Well, this daily writing on the blog experiment has proved to be challenging – as anticipated. I can easily pump out several hundred words each day in my journal – meandering and mostly self-centered thoughts that usually culminate in a ritualistic self-bashing session.
But since more eyes will fall on this writing, I want there to be some sort of point to the daily meanderings. And it’s been a good challenge, because often just getting started takes me to places I didn’t even realize I would go. And I’m liking that. It feels more creative than the ‘information-based’ writing I do and have done for other venues.
I sheepishly admit I’ve already missed one or two days. Rosie’s departure and an unexpected weekend job pulled me away from the computer and my commitment. But I’m feeling pretty good about pulling it off 6 days a week. So, instead of chewing myself out for not meeting the daily goal, I will be content if I manage to post 6 days each week on this blog for the rest of the month.
Today I wanted to write just a little on resilience – the resilience of the human spirit, and why is it that some people have it, and others not so much? Why do some people rise above their ‘story,’ while others may wallow in despair for years or even decades?
I haven’t even dived in yet to this week’s chapter of A Year With Myself, I’ve only read the introductory page. But the overarching theme is Our Stories. Owning and embracing our story, rewriting our story to fit who were are now. I’m looking forward to spending some journal time with this one.
I worked with a friend this past weekend whose story never ceases to amaze me. I keep learning more pieces each time I see him. It’s a heartbreaking story of loss and illness and recovery. But what amazes me about this friend (I’ll call him J) is how he has managed to travel through all this pain and emerge one of the most energetic, positive and loving people I know.
Both of J.’s parents were killed in separate car accidents within two weeks of each other when he was seven years old. His youthful father had recently been released from prison where he’d spent time for drug offenses. In first and second grade, J. lived in a rough neighborhood where he routinely confronted bullies on his way to school. He learned how to fight then. But you’d never know it now if you met this gentle man.
When his parents were killed J. moved in with his aunt and uncle who soon became ‘Mom’ and ‘Dad’. But tragedy, violence and grief still stalked that family.
At 22, J. was suddenly afflicted with a rare disease (caused by a polio vaccine) which left him completely paralyzed for 87 days. At the time he was married to a mentally unstable woman and had a young baby. He walked out of work one day, his legs gave way, and next thing he knew he was in a hospital bed unable to move.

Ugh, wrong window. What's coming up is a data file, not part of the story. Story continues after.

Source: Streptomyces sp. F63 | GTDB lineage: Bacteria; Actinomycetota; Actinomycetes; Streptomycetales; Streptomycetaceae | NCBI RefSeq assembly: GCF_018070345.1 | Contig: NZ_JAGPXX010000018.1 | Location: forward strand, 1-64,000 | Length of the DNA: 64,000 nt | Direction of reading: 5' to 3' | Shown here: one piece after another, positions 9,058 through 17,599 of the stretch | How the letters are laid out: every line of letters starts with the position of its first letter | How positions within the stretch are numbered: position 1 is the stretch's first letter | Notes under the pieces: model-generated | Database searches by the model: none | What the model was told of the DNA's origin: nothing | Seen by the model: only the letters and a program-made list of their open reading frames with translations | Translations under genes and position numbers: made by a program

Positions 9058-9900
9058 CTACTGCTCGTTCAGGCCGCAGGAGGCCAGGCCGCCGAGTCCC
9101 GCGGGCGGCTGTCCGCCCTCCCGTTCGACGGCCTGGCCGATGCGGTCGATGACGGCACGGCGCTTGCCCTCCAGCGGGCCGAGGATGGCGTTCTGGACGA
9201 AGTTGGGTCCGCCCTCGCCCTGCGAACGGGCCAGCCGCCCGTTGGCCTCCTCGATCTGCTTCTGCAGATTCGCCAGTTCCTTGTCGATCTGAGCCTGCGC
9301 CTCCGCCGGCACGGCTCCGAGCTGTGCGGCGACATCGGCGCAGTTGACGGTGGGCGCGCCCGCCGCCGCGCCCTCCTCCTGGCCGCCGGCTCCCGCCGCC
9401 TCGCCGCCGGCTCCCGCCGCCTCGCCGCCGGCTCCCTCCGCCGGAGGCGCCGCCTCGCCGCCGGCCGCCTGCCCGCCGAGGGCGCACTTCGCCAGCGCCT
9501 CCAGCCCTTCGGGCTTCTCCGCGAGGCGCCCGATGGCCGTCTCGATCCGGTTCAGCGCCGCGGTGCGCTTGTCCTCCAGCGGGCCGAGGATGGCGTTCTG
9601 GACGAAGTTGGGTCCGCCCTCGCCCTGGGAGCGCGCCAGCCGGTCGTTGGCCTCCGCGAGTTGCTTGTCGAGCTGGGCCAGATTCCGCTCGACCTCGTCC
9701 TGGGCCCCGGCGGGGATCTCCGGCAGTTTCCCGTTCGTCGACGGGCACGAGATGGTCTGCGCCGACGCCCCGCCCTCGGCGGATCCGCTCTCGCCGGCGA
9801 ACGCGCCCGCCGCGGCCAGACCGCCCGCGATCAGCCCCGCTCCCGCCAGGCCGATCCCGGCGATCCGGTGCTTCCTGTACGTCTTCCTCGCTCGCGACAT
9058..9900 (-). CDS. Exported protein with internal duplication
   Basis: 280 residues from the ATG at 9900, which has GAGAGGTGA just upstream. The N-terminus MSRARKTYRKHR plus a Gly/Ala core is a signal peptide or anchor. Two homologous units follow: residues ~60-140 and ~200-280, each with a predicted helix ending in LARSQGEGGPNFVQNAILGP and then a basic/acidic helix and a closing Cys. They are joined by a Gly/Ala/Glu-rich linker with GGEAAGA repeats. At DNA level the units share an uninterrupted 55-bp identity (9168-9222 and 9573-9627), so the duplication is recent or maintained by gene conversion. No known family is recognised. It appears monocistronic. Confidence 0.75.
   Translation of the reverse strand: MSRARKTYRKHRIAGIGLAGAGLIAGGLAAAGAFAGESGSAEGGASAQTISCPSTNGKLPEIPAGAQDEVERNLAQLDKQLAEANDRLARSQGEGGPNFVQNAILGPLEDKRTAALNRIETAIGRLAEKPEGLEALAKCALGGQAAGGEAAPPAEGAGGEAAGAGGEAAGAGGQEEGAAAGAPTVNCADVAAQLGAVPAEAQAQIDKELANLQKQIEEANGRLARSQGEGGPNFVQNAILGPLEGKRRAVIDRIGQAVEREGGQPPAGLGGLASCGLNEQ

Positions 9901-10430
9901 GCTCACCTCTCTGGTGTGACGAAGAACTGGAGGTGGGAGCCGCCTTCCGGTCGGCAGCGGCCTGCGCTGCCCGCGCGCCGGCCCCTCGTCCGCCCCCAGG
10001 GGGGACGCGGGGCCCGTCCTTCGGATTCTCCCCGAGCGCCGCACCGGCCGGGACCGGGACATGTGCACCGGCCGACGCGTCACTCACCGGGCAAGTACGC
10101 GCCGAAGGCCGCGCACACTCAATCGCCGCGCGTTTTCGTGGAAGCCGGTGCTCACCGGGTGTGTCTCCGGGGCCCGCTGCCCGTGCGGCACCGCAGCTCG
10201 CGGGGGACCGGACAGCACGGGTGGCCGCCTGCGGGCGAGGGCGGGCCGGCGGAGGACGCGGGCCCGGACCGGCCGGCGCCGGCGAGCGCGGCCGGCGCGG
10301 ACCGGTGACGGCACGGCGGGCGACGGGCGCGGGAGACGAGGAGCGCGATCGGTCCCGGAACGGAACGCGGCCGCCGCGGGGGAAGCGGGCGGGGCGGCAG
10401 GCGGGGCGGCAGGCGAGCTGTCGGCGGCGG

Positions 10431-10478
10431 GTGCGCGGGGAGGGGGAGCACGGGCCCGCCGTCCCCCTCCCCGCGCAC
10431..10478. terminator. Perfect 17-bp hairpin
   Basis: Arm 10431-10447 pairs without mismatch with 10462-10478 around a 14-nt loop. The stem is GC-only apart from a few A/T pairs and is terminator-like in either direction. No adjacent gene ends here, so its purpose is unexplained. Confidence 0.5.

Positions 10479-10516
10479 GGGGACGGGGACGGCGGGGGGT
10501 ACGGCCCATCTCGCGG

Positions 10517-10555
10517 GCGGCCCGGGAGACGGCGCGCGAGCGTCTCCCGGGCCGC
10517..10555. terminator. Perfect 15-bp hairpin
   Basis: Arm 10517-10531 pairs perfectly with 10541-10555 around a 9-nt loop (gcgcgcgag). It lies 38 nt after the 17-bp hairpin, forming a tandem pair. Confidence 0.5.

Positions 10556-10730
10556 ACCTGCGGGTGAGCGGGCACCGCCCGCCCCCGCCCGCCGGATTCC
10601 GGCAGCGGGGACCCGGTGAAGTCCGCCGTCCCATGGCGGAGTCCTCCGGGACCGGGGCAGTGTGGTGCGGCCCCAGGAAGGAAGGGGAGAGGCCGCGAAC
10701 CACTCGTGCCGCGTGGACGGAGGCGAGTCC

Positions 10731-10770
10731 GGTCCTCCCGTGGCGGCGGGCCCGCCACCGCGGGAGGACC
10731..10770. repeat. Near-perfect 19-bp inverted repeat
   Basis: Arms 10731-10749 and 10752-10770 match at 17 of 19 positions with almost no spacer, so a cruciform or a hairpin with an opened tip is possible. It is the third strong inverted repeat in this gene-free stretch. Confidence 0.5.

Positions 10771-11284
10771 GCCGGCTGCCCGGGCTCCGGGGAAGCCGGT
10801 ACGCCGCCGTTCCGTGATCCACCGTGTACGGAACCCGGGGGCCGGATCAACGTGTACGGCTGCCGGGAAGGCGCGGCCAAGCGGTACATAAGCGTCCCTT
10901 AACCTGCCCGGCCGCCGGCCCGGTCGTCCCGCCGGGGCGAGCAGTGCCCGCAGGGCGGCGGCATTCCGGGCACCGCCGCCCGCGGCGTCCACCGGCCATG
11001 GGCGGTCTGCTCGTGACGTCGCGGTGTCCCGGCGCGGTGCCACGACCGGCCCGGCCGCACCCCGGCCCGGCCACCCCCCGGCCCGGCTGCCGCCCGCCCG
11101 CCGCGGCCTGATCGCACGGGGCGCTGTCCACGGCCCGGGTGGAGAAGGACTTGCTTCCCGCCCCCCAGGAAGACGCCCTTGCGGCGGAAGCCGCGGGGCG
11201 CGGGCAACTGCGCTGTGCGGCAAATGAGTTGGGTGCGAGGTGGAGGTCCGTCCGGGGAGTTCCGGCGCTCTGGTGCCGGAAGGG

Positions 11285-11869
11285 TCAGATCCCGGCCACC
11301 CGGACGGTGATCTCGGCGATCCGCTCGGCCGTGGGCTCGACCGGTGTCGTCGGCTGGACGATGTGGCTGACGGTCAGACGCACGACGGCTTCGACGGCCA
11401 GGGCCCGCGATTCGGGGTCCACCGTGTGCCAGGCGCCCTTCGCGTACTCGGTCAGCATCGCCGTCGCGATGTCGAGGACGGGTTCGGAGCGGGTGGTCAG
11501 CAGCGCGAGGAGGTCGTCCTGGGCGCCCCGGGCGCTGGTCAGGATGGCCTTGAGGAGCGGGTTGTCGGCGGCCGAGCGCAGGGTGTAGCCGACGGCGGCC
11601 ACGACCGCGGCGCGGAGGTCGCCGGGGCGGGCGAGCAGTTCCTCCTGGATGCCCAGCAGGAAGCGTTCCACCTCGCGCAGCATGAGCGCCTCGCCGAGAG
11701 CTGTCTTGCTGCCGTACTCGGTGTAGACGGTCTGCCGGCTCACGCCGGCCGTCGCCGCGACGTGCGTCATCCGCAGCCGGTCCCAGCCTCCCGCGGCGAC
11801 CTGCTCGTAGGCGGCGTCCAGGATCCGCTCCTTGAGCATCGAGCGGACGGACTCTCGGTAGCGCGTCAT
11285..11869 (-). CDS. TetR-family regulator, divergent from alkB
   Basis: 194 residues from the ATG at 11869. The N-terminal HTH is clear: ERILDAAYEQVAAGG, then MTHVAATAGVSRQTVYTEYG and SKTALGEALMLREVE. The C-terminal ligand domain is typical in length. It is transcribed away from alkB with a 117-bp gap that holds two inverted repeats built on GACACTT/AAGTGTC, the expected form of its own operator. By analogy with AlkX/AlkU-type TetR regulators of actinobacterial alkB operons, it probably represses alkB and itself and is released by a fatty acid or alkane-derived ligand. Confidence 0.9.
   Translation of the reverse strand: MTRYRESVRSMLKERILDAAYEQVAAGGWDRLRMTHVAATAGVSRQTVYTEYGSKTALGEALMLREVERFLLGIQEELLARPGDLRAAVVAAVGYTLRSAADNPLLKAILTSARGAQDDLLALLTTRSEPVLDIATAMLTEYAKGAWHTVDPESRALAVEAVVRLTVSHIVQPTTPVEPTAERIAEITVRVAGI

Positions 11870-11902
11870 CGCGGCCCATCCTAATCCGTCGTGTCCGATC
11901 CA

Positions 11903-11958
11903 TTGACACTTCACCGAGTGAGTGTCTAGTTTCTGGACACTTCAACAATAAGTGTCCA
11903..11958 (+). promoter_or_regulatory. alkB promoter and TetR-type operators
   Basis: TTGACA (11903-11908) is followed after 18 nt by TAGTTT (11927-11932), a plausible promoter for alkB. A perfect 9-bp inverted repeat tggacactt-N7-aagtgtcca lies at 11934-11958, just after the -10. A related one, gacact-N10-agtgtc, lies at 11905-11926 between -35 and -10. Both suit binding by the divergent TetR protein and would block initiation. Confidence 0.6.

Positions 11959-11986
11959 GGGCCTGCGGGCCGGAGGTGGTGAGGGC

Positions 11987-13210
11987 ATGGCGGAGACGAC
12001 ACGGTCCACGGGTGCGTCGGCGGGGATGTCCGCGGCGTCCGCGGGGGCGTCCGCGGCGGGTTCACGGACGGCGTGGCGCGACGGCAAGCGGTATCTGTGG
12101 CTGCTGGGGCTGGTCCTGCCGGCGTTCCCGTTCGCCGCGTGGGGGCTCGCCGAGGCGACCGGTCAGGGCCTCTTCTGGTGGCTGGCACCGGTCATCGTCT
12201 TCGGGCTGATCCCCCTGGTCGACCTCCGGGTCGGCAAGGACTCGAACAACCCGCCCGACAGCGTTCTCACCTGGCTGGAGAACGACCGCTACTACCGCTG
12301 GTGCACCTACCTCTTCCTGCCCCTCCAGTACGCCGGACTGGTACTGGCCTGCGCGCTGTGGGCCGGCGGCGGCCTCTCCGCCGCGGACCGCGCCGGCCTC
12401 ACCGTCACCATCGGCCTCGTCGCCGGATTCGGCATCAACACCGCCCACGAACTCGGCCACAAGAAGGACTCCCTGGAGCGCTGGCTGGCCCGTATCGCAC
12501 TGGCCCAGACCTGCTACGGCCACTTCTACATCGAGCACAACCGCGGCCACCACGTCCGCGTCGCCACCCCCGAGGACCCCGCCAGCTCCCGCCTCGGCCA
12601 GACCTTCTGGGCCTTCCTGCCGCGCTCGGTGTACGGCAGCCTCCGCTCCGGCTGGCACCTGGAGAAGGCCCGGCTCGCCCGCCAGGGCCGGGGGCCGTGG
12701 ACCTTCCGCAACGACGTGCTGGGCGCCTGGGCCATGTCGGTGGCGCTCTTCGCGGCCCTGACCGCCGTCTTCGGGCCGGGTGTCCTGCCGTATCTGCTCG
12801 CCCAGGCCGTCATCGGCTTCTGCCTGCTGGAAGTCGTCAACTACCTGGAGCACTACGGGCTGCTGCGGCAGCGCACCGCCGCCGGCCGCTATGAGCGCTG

Nothing worked in his body for those 87 days. Eventually he had to learn how to walk and talk again. The disease will never go away and now, almost 20 years later J. still deals with debilitating chronic pain.
But, as I said, if you were to meet this man you would never, ever guess at the challenges he has faced! He now is remarried, has a beautiful family, holds down a few jobs and teaches Pilates. Despite his physical limitations, one of his favorite hobbies is river rafting down the wild and scenic rivers of Northern California.
Best of all, he laughs. He laughs and smiles all the time. He has boundless energy. Everyone loves J. because he is just so much fun to be around.
I realized this weekend that J. is somewhat of a hero, and I told him he should write down his story to share with others who might gain strength from it.
And it got me thinking. I sometimes feel so held back by my own (piddly compared to J.) story. I can’t even imagine trying to raft down a river with unless my body felt pain-free. I hesitate to sing and dance in public because big, scary people told me I suck.
I have allowed myself to get stuck in some of those old stories, for them to depress me and color my outlook on the world.
Granted, some of it is just personality – some people do see that half-full glass no matter that it’s nearly drained. J. is one of them.
Resilience. J’s got it by the boatload. I picked the word for my Angel Card the other day. I didn’t know what it meant for me at the time.
Now, I’m thinking: Yes, be resilient. So what if you get punched? Get up again and give it another go. So what if you fail at one endeavor? Time to move onto something new. Laugh about it and move on.
It’s all about the journey and having fun along the way. Thanks J!